Part 1: Less is More
This post is the first installment of a five-part series, chronicling Mr. Rickbeil's educational trip (and much needed vacation) to Finland this past summer.
This summer, I decided to take a field trip to a faraway place to learn about the most successful and efficient school system in the world. I wanted to see how a different culture educates their kids. I wanted to learn from their successes and see what aspects of their educational system are applicable to American schools, Catholic schools, and all of us at Trinity. My journey took me over 4,200 miles away to a small country on the North coast of the Baltic Sea. This is the story of my trip to Finland.
Finland has been an educational giant in the developed world since the results of the first PISA tests sixteen years ago, which ranked Finland 1st in reading literacy, 4th in math literacy, and 3rd in science literacy. If you find it surprising that Finland ranked at the top of the list, nobody was more surprised than the Finnish people themselves. When the first results were released, the educators themselves figured it was some kind of mistake. This “mistake” was only confirmed three years later, when Finland placed 1st in the world in reading literacy and science literacy, and second in the world in math literacy. Finland clearly had a good thing going after all. Of course, humility comes somewhat naturally to Finnish culture, which may explain their top ranking in the world after all.
In my 16 days in Finland, I was constantly surrounded by a people and a country where less is more. The city of Helsinki contained fewer skyscrapers than any big city I have ever seen, with two modest Cathedrals setting the skyline for the city. The Finnish people live in modest homes and apartments, retreating to small cottages in nature as their favorite vacation spot. Although it helped that I was on vacation, I was constantly presented opportunities to slow down, enjoy a cup of coffee, and take in a meal at a café. Finland was a good destination for business travel and relaxing, and people genuinely seem to enjoy a slower pace of life.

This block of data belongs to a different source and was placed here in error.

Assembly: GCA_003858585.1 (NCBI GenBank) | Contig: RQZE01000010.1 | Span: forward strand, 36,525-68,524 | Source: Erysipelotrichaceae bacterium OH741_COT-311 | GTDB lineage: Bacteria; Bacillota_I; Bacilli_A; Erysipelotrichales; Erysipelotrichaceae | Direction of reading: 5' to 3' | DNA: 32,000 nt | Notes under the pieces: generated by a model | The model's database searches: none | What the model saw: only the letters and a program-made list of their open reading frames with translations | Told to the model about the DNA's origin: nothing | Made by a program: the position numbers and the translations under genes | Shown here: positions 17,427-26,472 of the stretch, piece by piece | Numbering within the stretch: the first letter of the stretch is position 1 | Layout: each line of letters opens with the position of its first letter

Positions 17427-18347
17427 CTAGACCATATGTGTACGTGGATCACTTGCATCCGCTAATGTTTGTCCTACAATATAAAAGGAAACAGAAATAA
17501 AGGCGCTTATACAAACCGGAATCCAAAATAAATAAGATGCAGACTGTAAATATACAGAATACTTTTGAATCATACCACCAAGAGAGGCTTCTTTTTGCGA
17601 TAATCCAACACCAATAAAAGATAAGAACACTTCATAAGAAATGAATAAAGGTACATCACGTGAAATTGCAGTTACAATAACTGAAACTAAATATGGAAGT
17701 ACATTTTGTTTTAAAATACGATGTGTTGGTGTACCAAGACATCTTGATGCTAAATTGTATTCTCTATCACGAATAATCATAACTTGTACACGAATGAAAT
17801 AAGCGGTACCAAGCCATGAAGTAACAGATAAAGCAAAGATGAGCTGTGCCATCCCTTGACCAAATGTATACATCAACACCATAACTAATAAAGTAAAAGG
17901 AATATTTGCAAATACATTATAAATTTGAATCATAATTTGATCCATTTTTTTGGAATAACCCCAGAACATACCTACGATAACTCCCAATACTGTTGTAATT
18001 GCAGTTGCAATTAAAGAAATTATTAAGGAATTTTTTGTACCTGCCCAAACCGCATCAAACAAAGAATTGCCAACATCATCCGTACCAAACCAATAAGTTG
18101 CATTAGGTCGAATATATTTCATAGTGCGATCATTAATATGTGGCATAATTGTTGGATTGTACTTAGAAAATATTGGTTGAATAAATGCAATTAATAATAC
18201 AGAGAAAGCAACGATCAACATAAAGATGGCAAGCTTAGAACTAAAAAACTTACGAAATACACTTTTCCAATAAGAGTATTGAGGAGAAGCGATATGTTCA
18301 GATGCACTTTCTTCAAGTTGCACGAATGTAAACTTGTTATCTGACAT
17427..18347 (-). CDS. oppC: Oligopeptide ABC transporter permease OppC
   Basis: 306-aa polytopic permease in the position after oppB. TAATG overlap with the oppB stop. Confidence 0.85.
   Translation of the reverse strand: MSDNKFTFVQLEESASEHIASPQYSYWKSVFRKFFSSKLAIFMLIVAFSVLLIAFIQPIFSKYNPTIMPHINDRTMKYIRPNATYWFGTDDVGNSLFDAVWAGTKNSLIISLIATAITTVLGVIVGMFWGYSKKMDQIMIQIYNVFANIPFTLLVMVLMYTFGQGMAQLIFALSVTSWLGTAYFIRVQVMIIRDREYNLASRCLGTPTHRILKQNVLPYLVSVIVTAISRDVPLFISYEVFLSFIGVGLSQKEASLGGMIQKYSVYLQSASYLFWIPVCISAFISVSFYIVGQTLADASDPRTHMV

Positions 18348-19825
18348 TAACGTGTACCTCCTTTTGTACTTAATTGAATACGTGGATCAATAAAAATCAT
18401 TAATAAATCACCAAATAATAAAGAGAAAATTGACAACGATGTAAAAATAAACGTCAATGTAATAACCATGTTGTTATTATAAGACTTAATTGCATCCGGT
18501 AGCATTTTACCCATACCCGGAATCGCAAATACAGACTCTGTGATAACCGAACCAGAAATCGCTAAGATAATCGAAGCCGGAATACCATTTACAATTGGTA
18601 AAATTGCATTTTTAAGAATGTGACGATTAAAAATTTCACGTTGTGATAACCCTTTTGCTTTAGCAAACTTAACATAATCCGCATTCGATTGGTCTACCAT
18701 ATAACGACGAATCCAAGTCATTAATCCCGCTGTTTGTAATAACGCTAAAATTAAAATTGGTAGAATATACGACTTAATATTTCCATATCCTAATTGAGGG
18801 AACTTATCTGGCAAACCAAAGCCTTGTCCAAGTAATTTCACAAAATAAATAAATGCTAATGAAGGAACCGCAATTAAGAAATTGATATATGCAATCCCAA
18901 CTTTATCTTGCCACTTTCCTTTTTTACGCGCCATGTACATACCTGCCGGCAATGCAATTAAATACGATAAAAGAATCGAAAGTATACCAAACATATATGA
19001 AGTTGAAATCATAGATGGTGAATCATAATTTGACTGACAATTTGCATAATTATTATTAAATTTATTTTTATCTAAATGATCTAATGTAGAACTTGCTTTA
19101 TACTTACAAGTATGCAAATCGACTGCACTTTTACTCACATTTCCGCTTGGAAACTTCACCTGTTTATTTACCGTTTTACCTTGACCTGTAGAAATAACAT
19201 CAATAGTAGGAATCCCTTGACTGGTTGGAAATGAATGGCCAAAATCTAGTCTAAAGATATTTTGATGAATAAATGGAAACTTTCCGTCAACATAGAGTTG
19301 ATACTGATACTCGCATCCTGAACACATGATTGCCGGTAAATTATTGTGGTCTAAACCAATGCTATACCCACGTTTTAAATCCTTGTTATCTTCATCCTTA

This culture of "less is more" permeates their education system as well. Children start their formal schooling in first grade at the age of seven with hours that resemble my half-day kindergarten back in the 1980's. Finnish students take recess several times per day, with law mandating a 15-minute break after each 45-minute class. Doing the math, this adds up to as many as six recesses a day in a common middle school schedule. Finnish teachers spend significantly fewer hours teaching the week and more time collaborating with other Finnish teachers over warm cups of coffee. Visiting Finnish middle schools, it was not uncommon to find foosball and ping pong tables in the hallways, as students needed something to do with all of their break time in the middle of the day.
The most amazing thing about their "less is more" philosophy is that it worked. I knew about their approach, their recesses, and their efficiency in class. What surprised me was their rationale behind their approach. Finnish children do not get so many breaks because it lightens their load or because guilty Finnish adults worry too much about the stresses on today's youth. The breaks and "less is more" mentality is emphasized because it gets results.
In a trip designed to learn from Finnish culture and schools, I am not 100% sure what to make of all of this. I'm not sure that frequent recesses, breaks, and foosball tables would improve our education in the United States as it does in Finland, although I call dibs on the foosball table if we ever get one. However, as we start a new school year, I do know that I could benefit from a little more "less is more" in my life. I know that my work could improve with a little more sleep, a few less 10-hour workdays, and a few less activities crammed into my free time.
This may be the place many of our families find themselves in as we enter this new school year. As we settle into the September routine, I encourage you to think about "Less is More". You may find that by doing fewer activities and allowing more open time on your family calendars, you will find yourself happier and more productive. Maybe the "to do" list could be shorter so long as the things at the top get done. Maybe we can all benefit from a few more lazy Sundays, a few more opportunities to relax on the margins of our daily schedules.
This school year, don’t be afraid to do a little less. As the Finns taught me, less can definitely be more.